Leading Class Discussion. You will help lead discussion at least one time throughout the semester.  This is not a formal presentation.  Rather, on the day you sign up for, be prepared to come to class with a few questions or topics related to the reading/film for that day, and bring at least one or two passages/clips which you’d like the group to look at in detail.  You are also encouraged to engage your group in writing or other activities related to the text you’re discussing.  As you are leading class discussion, I will be mostly silent, moderating the discussions to some degree but primarily acting as a member of the group w/ my own questions, comments, etc.  This activity will generally help shape the direction our discussion takes for the rest of the class period.

Worksheets. As a tool to help us focus our discussion, there will be a number of short worksheets due during the semester (two of these are already scheduled, although more may be added).  These will consist of a single question or a set of questions designed to get you thinking about various themes, conflicts, and issues at play in the works we’ll be discussing. Please refer to the schedule for due dates.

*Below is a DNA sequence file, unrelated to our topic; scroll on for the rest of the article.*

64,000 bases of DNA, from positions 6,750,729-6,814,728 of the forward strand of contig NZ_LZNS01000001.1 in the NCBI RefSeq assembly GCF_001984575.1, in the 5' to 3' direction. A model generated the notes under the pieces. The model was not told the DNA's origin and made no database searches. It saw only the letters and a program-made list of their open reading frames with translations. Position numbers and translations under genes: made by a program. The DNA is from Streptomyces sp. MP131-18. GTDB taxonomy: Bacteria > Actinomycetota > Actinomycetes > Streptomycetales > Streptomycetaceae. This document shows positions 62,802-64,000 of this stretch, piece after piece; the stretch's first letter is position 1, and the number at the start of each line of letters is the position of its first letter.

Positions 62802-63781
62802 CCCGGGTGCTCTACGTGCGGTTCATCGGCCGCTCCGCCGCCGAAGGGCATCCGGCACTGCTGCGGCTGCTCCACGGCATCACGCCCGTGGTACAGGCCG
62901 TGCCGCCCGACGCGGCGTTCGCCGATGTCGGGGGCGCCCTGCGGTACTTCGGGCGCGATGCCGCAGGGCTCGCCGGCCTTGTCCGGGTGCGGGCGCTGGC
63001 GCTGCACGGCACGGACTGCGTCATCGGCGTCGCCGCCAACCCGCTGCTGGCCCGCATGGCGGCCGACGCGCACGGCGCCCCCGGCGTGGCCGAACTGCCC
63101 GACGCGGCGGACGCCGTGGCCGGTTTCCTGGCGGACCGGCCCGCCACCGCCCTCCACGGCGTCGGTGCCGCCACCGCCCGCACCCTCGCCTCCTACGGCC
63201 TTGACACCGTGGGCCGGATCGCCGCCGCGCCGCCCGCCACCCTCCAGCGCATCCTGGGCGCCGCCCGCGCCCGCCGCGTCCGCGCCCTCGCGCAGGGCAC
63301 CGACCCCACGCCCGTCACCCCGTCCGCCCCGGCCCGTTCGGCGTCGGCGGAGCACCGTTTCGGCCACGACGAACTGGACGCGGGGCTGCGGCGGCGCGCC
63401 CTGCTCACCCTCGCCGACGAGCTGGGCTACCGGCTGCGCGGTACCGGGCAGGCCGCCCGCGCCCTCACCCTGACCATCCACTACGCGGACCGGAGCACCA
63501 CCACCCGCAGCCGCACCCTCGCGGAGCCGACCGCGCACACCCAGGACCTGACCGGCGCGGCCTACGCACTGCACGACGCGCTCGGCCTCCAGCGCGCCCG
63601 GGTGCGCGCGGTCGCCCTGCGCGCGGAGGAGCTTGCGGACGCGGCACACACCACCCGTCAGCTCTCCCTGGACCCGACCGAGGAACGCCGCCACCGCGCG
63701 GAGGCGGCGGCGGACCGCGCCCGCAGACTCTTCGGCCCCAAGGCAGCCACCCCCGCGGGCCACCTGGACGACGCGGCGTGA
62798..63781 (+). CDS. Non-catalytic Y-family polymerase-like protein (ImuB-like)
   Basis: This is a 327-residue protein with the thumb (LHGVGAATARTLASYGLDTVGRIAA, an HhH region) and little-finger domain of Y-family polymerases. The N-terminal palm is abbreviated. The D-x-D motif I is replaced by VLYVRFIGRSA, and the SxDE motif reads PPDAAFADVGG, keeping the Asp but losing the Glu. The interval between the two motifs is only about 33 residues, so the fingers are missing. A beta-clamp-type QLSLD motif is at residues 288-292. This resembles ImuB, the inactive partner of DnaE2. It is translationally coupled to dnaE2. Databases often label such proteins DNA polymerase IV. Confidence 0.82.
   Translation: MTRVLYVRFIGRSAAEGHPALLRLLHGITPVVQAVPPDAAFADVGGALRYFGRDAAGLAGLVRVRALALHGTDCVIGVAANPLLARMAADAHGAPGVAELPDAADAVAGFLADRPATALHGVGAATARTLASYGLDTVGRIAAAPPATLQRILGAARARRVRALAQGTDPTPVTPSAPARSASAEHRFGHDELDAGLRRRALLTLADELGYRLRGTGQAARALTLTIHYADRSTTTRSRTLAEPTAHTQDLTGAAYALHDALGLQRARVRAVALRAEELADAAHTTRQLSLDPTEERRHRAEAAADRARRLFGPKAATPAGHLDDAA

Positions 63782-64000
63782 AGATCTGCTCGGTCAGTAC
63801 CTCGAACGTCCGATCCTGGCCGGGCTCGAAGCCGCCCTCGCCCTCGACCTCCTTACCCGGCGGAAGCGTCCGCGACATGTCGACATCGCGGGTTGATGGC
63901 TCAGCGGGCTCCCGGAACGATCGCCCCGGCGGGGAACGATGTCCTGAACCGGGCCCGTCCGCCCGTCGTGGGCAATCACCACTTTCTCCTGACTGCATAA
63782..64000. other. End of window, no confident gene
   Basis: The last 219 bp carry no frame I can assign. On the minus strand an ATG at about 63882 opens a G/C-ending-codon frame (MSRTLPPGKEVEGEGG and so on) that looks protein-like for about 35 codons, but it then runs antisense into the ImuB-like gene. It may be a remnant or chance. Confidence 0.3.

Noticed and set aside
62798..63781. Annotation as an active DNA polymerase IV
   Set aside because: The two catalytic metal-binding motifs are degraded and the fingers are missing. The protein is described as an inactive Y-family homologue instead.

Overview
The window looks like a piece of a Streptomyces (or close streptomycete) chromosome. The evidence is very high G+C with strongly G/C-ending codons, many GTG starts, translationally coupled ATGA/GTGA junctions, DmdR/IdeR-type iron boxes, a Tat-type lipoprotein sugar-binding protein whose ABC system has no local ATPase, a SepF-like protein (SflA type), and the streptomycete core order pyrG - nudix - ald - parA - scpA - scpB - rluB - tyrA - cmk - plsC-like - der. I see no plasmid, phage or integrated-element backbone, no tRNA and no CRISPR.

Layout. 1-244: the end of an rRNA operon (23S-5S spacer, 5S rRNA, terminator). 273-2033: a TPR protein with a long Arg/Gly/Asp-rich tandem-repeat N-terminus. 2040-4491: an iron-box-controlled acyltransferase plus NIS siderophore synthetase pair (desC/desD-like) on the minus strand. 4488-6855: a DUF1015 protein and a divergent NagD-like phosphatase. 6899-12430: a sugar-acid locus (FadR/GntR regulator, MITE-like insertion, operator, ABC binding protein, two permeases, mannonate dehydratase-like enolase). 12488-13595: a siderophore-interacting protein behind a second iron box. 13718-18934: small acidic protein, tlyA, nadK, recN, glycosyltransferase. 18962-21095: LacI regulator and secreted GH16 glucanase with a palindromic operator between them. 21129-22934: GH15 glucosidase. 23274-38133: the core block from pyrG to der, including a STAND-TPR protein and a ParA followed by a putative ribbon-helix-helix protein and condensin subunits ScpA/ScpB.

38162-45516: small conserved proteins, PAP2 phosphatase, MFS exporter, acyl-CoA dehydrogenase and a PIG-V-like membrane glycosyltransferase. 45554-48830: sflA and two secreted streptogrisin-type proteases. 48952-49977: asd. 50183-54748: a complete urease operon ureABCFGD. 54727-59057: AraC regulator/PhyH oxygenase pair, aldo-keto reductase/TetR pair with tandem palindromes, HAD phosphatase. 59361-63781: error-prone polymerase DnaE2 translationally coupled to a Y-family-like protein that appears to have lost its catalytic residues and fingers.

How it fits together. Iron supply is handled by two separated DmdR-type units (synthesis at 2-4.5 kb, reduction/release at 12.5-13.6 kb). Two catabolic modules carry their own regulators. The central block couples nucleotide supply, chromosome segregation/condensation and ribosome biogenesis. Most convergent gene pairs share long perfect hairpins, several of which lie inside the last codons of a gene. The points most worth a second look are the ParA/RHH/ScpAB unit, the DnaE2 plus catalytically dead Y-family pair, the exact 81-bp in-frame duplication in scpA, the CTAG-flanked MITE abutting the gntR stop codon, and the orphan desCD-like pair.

Final Film Project. As a class, we will be producing a short (15 min) film. Throughout the semester, you will work in teams of 5 on various aspects of the film (production, screenwriting, filmmaking, post-production, and marketing). Since research is one of the major components of the course, you will be required to research your role carefully. Throughout the semester, you will also be researching thematic and historical topics related to the theme of the film. All of the other assignments you complete for the class will serve as ancillaries for the finished film. Within the first few weeks of the semester, you will begin work on the final film as part of one of five departments (each with a department head):